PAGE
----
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Catching a break in Yemen's crucible of war

Al-Turbah in rural Taiz, once a drab fish market, has exploded with activity with the arrival of hundreds of thousands of urban refugees
The baize is frayed and bridge rests are taped together at odd angles, but snooker is all the rage (MEE/Nasser al-Sakkaf)

Al-Turbah, Taiz, YEMEN - In the bustling market of al-Turbah, there is seemingly nothing that can't be secured for a price. Haberdashers set up beside arms dealers, the smells of tea and breakfast beans waft over great bushels of qat lying on the pavements.

Among the thousands thronging the square, one hawker makes a brisk trade selling "discipline" canes to teachers for a few cents.

And in the basement of one building, in this corner of rural Yemen, stands a hall devoted to perhaps the most British of pastimes - snooker.

Its walls are bare, the baize is frayed, and broken bridge rests are taped together at odd angles. But in here, in this crucible of war, Yemeni refugees from Taiz are clinging to the comforts of home and spreading their uptown ways to locals.

The al-Shimayateen snooker hall and gym is just one of many "clubs" to have formed around al-Turbah, as refugees rub shoulders with locals and their worlds intermingle. Another club is devoted to PlayStations, another to kung fu, and another to bodybuilding. 

Only 70km from Taiz city, such things were almost unheard of until the influx of 200,000 refugees from the cities.

A new social life is the result, and the bustling al-Turbah, once a drab market where fish were the biggest attraction, has become a hotbed of activity.

Young Yemenis flock to the new clubs in al-Turbah (MEE/Nasser al-Sakkaf)

Moneer Abdu Raheem set up the al-Shimayateen snooker hall and gym after war last year forced the 27-year-old to shut a similar business and flee the Bab Mosa area of Taiz city.

"I wasn't working between April and August, and then I decided to open the club in al-Turbah market as there are many refugees. Then I entered Taiz and brought bodybuilding and snooker gear," Abdu Raheem told Middle East Eye.

"Most of my customers are from the displaced people, and there are some people of the rural areas who come to learn the game, and many have started to come every day.

"They like the idea of the clubs even if they are new, so I will not close this down even after the war in Taiz city."

Shoaib Ismail, 21, said he had not heard of snooker before last August but is now addicted. That addiction has perhaps weaned him from another - to the mild stimulant qat that is chewed by many in rural areas of Yemen.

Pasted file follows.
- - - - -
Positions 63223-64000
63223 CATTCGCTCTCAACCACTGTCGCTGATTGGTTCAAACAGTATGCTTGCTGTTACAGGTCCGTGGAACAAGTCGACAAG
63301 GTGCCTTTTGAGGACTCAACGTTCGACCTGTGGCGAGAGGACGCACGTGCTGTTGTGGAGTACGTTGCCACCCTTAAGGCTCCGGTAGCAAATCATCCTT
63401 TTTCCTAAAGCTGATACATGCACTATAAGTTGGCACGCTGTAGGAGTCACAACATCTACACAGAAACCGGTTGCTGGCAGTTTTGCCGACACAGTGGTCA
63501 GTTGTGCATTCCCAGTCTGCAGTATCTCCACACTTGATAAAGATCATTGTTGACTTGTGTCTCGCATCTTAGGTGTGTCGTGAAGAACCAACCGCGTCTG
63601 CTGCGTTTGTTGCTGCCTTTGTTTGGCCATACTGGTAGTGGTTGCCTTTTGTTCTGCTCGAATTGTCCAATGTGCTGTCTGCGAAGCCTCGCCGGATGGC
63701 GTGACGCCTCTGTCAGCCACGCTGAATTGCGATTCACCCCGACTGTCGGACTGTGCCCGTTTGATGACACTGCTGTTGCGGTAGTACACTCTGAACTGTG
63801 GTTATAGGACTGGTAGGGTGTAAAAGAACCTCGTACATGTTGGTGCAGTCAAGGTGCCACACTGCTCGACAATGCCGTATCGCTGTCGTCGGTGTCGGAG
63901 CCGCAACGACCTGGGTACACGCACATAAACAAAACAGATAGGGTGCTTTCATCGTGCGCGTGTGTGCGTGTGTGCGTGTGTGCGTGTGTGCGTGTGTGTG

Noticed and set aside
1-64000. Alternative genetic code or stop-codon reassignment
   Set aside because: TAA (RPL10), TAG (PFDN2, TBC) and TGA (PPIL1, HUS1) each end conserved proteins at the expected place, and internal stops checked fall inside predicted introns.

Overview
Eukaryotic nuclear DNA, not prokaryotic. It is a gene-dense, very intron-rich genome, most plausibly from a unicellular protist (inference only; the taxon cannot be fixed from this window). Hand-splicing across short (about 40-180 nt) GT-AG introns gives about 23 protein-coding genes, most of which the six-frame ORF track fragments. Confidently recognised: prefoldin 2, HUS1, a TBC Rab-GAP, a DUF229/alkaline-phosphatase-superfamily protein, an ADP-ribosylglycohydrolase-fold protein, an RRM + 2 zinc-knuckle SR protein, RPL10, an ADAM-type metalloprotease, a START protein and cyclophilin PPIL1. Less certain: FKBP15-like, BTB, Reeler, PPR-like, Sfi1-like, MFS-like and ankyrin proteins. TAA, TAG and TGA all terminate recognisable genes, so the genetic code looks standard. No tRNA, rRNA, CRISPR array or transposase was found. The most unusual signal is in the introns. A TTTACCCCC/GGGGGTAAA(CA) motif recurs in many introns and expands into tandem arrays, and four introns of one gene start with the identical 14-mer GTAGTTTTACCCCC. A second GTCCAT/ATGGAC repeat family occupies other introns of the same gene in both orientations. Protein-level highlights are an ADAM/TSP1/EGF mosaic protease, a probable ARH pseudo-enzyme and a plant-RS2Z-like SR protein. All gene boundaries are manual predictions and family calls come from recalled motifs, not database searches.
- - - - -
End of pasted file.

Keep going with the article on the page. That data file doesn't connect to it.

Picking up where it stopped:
Ismail said such new pastimes could help youths avoid the drug.

"I started to chew qat with my friends in the village five years ago, as we do not have work to do in the afternoon, but nowadays I visit the club, and this way, I can avoid qat," he told Middle East Eye.

Ismail and his friends play from 3pm to 5pm then go to Osama al-Zuraiqi's cafe for sandwiches and tea as the sounds of traditional Yemeni oud music mix with the noise of the market.

Yet, even while they relax, signs and sights of the war are all around. About 30 metres from Zuraiqi's cafe sits Haza'a al-Sobaihi, one of many gun dealers in al-Turbah. 

Sobaihi brings the weapons from Lahj to sell them in the market, while other arms traders in the market buy the weapons from residents in al-Shimayateen and sell them to the Popular Resistance, which backs the government of President Abd Rabbuh Mansour Hadi.

Trade for him is brisk, too.

"I am originally from Lahj, and the weapons there are cheaper than in al-Turbah, so I buy the weapons from Lahj and sell them here," Sobaihi told MEE.

"I have worked here [since] one month ago, and all the arms traders on the pavements are from Lahj," he said, pointing out that checkpoints on most routes to other provinces make it next to impossible to bring weapons in.

Children enjoy a spot of table football outside a cafe (MEE/Nasser al-Sakkaf)

The war in Taiz did not discriminate between rich and poor, and many wealthy families found themselves running from the bombs to places like al-Turbah. Here, they have added fuel to another booming market - that of property.

Many with money have bought land to build new homes or have bought or rented already existing houses. That has had a dramatic effect on house prices, and has forced many poorer refugees into makeshift camps.

Khalid Abdul Kareem, 52, worked as a dentist in Taiz before fleeing in April 2015 for the village of al-Qahfah, al-Turbah, but he could not live in his cousin's house and bought land instead.

A plot that would have cost 500,000 rials ($2,325) before the war has shot up to two million rials ($9,300) due to population pressures and demand.

In such circumstances, Bassam al-Himiari, 35, a professor in Taiz University, has found living in Turbah difficult.

"When we came to al-Turbah market, we started to look for a house to rent, but we found the houses were full of refugees. Rents had doubled, so we moved further out," he said.

"The owner of the house that I rented moved into his son's home in order to get money from rent."

But the traders in al-Turbah have never had it so good. 

Back in the market place, as vendors fold their blankets and pull in their awnings at the end of another busy day, Osama al-Zuraiqi stands in his small cafe, which is hardly big enough for him and his work station, while customers sit on the pavement ordering tea and sandwiches.

Zuraiqi used to close up at 2pm, but since the war he stays open until 11pm.

"There were not many customers before the war in Taiz," he said. "During the last 10 months custom has more than doubled - and I make three times as much money."

“I’m so happy with business, I hope the refugees decide to settle here and never go back to Taiz city.”